Capt. Owen “Big O” Langridge isn’t particularly concerned about the effects Tropical Storm Cindy might have on fishing conditions down in Venice.

In fact, Langridge, who owns Big O Charters, is heading down to Venice today to clean up his boat and do some preventative maintenance, and still plans on fishing Thursday, Friday and Saturday.

“We’re going to have dirty water, but we’ve had dirty water for a month and a half in Venice, so that isn’t really a big thing …. As soon as it quits raining and the wind lays, you’re going to get pockets of clean water again and we’ll start catching fish,” he said. “This is just a bump in the road.”

The Mississippi River is finally dropping steadily, and Langridge is banking on the effects of a falling river trumping adverse conditions caused by the tropical storm.

“It’s rolling down now, and I hate to not be in Venice when the river is  falling. For some reason, the fish know when the river is falling,” he said. “I don’t know how they’re smart enough to know it, but when the river is falling, the fish bite.”

Over to the west in Big Lake, Capt. Nick Poe is keeping a close eye on Cindy’s track. With heavy rains now positioned on the east side of the storm, Poe is hoping Big Lake gets the benefit of a salty storm surge — without buckets of rainfall. 

“I think it could be really what we need if we don’t see a lot of rain off it. If we see just a high tide and don’t get much rain, we’ll be in really good shape — better than we are now,” said Poe, who explained that Big Lake has been battling lots of freshwater during a very wet spring and early summer. “But if we end up getting 10 inches of rain, it’s going to be tough on us again for a while.

“It’ll be right back where we started, but worse.”

Poe, with Big Lake Guide Service, said his customers still have been catching solid limits of trout, especially in the last week, despite the conditions — but right when things are about to really turn on, it seems like another deluge comes.

“It’s just been one of those years. We’re catching a ton of fish for the conditions we’re being presented with, but every time it starts to get right and you start seeing green water down on the south end of the lake, and you’re thinking, ‘Man, it’s getting ready to bust loose and be unbelievable all over the lake,’ they get 10 inches of rain in Kinder and all that freshwater comes down the river and we’re stuck right back where we were.”

In Grand Isle, Tommy Vidrine said a storm like this could mean a serious trout bite as soon as this weekend.

“Those trout aren’t going anywhere — they’re just going to hunker down,” Vidrine said. “Some of the big ones might instinctively go to the first rigs and get in 30 feet of water so they don’t feel the impact as much, and the water might be clearer down there so they can still eat.

“But a lot of those fish in the back of the island and in the marsh will just hunker down. They don’t go anywhere — they just don’t eat for three days because they can’t see because the water’s dirty.”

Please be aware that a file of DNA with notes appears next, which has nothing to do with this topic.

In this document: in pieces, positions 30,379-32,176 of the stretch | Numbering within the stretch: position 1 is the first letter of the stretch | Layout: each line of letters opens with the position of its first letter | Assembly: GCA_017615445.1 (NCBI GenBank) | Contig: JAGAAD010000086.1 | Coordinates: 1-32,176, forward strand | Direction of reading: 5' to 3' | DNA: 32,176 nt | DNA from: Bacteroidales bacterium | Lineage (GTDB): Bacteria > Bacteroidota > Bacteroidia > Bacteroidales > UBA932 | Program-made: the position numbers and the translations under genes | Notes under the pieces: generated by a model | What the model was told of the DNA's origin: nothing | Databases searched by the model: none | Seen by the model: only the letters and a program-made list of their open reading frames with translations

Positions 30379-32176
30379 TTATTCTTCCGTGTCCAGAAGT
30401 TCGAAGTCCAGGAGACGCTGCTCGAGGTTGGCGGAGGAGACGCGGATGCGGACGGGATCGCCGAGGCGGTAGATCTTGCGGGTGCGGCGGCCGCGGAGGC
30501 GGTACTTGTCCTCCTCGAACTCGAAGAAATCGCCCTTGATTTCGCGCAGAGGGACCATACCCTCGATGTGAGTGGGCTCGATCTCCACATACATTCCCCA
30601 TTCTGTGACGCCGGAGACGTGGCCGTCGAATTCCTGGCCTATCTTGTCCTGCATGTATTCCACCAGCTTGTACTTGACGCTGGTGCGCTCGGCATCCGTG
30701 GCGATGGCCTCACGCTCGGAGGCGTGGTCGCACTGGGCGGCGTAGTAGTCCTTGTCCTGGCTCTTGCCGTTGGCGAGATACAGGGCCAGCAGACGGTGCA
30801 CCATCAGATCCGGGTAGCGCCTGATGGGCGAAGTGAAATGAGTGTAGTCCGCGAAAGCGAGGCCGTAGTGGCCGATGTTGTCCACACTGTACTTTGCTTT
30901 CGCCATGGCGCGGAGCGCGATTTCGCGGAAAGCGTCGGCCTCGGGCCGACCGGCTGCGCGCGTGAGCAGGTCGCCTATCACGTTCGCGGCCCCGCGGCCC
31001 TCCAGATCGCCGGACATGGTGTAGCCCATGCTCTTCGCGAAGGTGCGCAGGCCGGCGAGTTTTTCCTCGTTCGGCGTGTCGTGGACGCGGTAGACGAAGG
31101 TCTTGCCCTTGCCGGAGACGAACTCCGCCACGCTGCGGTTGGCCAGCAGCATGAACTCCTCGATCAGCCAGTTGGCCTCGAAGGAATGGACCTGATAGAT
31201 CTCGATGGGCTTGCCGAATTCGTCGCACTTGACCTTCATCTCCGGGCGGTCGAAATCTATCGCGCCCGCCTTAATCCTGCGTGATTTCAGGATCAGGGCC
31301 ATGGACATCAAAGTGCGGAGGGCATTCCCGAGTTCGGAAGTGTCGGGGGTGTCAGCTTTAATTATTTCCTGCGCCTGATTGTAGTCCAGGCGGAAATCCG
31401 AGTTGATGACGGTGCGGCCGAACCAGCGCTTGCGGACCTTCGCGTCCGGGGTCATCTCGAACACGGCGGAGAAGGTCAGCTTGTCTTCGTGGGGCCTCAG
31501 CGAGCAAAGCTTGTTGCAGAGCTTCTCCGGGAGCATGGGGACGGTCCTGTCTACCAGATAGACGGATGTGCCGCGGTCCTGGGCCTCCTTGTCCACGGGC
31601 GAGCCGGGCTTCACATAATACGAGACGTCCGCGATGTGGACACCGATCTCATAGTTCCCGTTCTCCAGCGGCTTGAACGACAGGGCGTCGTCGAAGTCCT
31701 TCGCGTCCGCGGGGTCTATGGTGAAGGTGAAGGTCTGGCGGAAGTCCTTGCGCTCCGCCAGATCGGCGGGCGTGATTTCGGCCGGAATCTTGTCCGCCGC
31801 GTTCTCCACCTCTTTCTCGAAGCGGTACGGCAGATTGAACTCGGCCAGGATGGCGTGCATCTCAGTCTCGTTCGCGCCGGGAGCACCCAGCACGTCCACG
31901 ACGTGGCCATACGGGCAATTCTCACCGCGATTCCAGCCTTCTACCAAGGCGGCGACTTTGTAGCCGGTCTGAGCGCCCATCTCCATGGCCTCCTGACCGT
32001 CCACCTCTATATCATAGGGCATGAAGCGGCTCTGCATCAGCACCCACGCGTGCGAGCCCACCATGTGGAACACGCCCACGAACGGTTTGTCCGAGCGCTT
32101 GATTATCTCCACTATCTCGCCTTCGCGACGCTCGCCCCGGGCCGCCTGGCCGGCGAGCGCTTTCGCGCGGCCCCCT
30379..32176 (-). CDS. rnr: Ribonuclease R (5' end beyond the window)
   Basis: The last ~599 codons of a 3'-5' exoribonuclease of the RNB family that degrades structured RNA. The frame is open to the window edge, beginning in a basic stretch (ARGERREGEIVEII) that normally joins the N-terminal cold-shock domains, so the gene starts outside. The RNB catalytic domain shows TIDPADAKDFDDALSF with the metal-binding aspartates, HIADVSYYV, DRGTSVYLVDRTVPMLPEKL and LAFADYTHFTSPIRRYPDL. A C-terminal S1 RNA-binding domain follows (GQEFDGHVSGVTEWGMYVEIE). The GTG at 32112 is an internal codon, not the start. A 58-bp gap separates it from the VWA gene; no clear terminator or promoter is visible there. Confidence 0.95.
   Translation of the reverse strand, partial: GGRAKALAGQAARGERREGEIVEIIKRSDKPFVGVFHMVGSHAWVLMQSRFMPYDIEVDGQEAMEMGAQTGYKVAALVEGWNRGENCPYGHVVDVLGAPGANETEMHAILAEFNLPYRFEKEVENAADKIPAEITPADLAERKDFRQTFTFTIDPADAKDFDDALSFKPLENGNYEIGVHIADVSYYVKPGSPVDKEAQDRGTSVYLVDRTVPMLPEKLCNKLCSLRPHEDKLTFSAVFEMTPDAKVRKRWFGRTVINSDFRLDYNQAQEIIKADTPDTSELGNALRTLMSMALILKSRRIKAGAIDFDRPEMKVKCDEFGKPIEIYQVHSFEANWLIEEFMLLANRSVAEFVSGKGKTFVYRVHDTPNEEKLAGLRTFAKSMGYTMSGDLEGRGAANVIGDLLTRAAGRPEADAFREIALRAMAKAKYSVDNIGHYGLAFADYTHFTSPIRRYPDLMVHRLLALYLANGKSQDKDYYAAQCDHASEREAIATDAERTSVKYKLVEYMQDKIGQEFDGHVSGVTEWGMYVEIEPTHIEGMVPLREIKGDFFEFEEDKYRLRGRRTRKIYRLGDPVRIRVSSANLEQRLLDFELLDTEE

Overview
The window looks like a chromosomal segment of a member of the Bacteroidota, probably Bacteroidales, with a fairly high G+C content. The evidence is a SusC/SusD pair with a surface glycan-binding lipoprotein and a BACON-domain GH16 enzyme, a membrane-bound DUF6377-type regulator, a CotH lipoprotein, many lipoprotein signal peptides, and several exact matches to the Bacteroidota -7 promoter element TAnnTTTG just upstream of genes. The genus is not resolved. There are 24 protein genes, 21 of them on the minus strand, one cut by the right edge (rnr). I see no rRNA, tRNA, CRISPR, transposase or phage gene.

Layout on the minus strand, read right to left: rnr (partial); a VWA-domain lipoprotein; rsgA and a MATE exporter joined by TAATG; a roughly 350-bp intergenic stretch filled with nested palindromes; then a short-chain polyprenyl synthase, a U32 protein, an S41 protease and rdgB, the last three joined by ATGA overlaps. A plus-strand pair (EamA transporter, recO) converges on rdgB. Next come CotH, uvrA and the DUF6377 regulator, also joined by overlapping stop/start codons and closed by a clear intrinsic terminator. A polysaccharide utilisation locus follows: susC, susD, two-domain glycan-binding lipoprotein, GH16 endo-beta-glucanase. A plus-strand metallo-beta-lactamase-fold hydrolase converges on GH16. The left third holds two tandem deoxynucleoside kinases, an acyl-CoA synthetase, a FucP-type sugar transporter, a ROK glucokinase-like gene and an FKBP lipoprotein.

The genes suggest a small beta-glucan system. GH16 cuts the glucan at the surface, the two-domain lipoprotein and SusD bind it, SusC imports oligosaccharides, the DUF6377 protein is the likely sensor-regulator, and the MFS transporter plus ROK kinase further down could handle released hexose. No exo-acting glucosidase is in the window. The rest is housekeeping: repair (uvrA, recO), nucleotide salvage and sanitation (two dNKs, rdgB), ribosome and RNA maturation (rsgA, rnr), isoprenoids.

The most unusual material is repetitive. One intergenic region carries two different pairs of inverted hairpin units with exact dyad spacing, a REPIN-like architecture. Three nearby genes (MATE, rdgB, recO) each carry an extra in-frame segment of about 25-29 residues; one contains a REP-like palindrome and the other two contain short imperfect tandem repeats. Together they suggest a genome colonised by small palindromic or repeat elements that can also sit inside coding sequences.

He’s hoping the worst of the storm is today and conditions have time to improve on Thursday and Friday.

“If this thing passes by Thursday and kind of dies down and then it’s calm all day on Friday, Saturday will be on fire at Grand Isle,” he said. “I would say by then I’ll be catching some big fish in the Creole Classic.”

Over toward Lake Pontchartrain, Chas Champagne with Matrix Shad said he’s also concerned about the potential of heavy rains forecast for the New Orleans area.

“It’s going to bring us a nice storm surge, but the way it’s moving it looks like it’s going to turn around and all our rivers are going to flood, so we’ll be back to where we started,” Champagne said. “If it would have given us like a 2- or 3-foot storm surge and only a couple of inches of rain, that would have helped our salinities. They’ve been sitting around 1, and we need them to be around 7.

“It might spike up for the next few days, but it’s just going to fall back down once the rivers start flooding.”

Champagne said it’s possible some fish that might normally be outside could get pushed up, so that action might increase at the rigs in Lake Borgne or the L&N Bridge, but the status of the Pearl River remains a big question mark.

“I just don’t think it’s going to be one of those storms where you’ll see things really kick off in our area because we’ll get so much rain,” he said. 

Down in Dularge, Capt. Marty LaCoste said he took time Tuesday to batten down the hatches at his camp, and was wondering how high the water might actually get.

"Originally, it looked like the storm was going to the east of us, so we thought we were getting north winds with no flooding," said LaCoste, with Absolute Fishing Charters. "But now, it's coming to the west of us, so we're going to get south winds for the next four to five days, which is going to push the water up. 

"We're expecting it to come over the dock — we just don't know how high it might get. It could come up 6 inches or a foot — we just don't know. It's unpredictable."

Depending on when the storm actually passes, LaCoste said he expects the fishing to get back to normal by early next week at the latest.

"As long as the wind calms down, it takes two days at the most if the water gets dirty for it to clean up," he said. "This wind has been relentless. I've never seen a June this windy. But every time we get a calm day and can actually get out to the fish, we've been killing them .... On Monday, the water wasn't even clean and we just slaughtered the trout."